Will one of the Eurozone superpowers sink the listing ship?

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A recent headline article in “The Economist” highlighted the precarious and deteriorating state of the French economy, thereby debunking the popular myth that France is one of the Eurozone’s safer ports. The following stats give plenty of food for thought:

  • The bloated public sector now accounts for over half of GDP;
  • Public debt is heading towards the whole of GDP;
  • Current account deficit close to 100m euros;
  • Share of exports to other Eurozone states less than Holland which has a quarter of France’s population;
  • Average pay rates higher than Germany’s although productivity rates are much lower;
  • Growth of only 0.2% in last quarter and likely to deteriorate this quarter; and
  • Recently downgraded credit rating.

Staying in the Eurozone will increase the pressure on France’s economy as it cannot benefit from a depreciating currency and lower pay rates. The new French President’s intention to increase tax on higher earners, to help balance the books, is likely to fail as it will dis-incentivise those people and encourage them to look abroad for a fairer working environment, so net income tax receipts are unlikely to increase.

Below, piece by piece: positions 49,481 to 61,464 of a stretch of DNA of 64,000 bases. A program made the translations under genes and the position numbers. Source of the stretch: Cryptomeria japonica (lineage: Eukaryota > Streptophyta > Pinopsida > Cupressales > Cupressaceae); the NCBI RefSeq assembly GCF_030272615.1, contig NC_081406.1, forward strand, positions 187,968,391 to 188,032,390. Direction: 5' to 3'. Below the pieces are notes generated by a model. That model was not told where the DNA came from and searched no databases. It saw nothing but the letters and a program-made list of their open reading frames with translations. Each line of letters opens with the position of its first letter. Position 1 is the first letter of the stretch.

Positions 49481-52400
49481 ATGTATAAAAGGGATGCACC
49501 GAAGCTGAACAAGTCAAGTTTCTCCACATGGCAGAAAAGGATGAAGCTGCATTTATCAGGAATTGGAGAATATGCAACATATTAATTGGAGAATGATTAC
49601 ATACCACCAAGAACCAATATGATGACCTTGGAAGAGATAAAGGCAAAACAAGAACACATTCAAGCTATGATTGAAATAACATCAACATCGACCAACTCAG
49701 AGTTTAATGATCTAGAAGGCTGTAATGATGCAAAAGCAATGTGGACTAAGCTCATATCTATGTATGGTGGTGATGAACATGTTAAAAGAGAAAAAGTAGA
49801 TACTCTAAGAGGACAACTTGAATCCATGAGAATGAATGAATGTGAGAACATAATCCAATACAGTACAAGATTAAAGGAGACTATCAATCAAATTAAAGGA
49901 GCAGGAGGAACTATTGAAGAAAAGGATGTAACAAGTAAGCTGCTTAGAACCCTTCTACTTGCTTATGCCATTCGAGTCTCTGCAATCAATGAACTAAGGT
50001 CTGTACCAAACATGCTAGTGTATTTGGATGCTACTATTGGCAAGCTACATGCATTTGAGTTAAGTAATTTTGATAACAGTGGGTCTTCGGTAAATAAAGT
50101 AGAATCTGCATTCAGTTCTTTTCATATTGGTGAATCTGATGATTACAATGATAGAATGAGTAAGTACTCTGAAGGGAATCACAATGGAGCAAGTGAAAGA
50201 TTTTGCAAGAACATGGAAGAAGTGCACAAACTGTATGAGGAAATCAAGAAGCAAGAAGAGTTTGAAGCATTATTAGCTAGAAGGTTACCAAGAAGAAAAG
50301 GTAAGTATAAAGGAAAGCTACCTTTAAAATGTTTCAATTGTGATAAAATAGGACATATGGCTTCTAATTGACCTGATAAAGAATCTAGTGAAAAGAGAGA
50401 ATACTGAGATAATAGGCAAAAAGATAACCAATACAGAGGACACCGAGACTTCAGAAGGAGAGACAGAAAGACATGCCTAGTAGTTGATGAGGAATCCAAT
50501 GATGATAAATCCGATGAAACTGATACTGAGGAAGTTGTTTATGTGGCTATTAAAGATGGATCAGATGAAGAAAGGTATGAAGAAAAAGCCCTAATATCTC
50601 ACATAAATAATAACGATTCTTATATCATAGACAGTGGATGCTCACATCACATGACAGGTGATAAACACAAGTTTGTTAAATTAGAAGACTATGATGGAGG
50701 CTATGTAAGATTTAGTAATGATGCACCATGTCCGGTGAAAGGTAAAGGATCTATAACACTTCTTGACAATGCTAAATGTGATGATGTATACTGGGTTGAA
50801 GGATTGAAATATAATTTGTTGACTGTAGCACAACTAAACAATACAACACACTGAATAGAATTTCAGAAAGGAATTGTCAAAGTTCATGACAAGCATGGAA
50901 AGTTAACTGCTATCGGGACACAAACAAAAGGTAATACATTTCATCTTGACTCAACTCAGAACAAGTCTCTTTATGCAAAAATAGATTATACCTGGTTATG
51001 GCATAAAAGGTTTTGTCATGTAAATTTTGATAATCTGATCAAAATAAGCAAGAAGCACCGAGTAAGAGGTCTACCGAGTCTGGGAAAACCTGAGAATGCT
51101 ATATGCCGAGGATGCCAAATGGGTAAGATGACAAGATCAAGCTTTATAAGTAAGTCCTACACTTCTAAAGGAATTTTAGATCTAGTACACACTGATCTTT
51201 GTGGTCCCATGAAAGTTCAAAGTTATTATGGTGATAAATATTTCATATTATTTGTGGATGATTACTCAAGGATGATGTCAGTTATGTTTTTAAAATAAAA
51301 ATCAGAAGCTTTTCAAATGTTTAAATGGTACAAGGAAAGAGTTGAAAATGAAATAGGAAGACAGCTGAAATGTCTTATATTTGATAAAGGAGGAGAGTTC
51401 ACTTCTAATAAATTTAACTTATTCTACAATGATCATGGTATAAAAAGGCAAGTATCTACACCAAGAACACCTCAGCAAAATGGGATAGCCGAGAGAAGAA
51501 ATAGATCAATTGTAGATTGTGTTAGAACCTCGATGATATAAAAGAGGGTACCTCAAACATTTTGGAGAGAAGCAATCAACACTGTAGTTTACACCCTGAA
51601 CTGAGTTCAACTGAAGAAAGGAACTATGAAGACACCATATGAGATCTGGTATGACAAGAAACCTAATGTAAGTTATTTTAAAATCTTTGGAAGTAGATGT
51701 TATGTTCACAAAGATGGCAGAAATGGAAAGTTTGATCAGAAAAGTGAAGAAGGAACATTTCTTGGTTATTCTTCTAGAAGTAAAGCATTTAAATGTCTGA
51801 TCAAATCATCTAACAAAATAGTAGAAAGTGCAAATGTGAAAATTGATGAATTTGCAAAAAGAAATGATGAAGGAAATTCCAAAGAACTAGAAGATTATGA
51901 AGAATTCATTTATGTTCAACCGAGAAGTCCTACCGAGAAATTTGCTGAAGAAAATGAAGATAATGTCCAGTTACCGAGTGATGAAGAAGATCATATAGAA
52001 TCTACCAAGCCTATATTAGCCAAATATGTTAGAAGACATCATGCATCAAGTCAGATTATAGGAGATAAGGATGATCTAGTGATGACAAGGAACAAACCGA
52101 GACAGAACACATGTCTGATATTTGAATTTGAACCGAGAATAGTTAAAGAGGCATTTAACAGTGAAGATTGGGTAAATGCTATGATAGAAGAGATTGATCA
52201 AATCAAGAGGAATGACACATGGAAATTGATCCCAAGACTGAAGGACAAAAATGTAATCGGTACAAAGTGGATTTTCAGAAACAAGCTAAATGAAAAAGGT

2012 was the year that Portugal, Italy, Greece and Spain were under the Eurozone spotlight. Could 2013 be the year when France becomes the bête noire that finally sinks the listing Eurozone ship?

This is exactly the kind of senitment that moves markets and as such regular reviews of investment and pension portfolios to reduce risk are essential. Good financial advice alongside a regularly reviewed financial plan is always worthwhile.

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